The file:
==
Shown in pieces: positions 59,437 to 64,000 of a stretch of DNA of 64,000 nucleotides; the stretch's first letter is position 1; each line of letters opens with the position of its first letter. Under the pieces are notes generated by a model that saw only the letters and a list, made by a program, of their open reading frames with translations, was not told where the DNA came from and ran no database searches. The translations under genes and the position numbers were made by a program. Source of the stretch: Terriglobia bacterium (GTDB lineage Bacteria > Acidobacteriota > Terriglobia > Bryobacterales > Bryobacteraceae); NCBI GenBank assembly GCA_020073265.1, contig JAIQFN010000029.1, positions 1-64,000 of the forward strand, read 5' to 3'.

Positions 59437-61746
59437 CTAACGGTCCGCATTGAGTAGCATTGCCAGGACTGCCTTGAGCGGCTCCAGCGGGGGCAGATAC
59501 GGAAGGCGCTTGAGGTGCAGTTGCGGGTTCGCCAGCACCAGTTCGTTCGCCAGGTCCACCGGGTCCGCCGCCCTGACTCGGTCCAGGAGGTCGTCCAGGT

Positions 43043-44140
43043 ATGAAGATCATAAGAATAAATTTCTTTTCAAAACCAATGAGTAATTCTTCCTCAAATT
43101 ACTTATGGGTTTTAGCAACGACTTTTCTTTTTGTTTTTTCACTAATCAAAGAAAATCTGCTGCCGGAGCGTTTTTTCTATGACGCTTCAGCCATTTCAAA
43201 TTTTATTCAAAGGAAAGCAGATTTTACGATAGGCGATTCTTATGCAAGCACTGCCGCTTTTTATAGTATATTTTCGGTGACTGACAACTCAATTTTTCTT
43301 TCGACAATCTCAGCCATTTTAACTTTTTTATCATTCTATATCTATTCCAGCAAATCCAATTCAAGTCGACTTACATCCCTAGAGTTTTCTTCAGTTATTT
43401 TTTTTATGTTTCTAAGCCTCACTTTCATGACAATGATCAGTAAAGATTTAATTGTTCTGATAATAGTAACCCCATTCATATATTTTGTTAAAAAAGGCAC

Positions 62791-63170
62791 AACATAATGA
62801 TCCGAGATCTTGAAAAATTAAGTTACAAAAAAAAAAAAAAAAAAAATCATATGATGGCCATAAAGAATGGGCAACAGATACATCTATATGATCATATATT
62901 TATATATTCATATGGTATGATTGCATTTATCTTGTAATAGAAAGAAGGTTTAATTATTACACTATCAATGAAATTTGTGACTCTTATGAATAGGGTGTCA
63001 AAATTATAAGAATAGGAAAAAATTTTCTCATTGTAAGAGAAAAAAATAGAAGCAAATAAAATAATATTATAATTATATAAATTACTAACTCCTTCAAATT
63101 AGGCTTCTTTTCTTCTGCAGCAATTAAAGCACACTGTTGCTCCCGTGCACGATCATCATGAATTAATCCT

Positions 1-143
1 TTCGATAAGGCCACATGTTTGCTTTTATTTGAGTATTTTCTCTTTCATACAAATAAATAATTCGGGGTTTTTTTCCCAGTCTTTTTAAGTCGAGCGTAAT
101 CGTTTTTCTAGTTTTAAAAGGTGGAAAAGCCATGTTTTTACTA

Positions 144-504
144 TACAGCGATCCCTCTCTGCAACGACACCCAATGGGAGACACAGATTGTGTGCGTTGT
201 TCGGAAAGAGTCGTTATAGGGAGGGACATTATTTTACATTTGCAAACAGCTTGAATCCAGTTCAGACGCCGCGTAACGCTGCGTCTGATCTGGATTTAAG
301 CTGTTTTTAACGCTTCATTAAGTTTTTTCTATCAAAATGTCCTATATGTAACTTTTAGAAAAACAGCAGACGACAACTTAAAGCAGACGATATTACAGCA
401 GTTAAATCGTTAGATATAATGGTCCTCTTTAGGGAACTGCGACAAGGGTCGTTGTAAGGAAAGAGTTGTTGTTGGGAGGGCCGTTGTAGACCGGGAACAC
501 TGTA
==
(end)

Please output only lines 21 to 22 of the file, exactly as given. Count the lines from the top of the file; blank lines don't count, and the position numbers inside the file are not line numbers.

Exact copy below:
144 TACAGCGATCCCTCTCTGCAACGACACCCAATGGGAGACACAGATTGTGTGCGTTGT
201 TCGGAAAGAGTCGTTATAGGGAGGGACATTATTTTACATTTGCAAACAGCTTGAATCCAGTTCAGACGCCGCGTAACGCTGCGTCTGATCTGGATTTAAG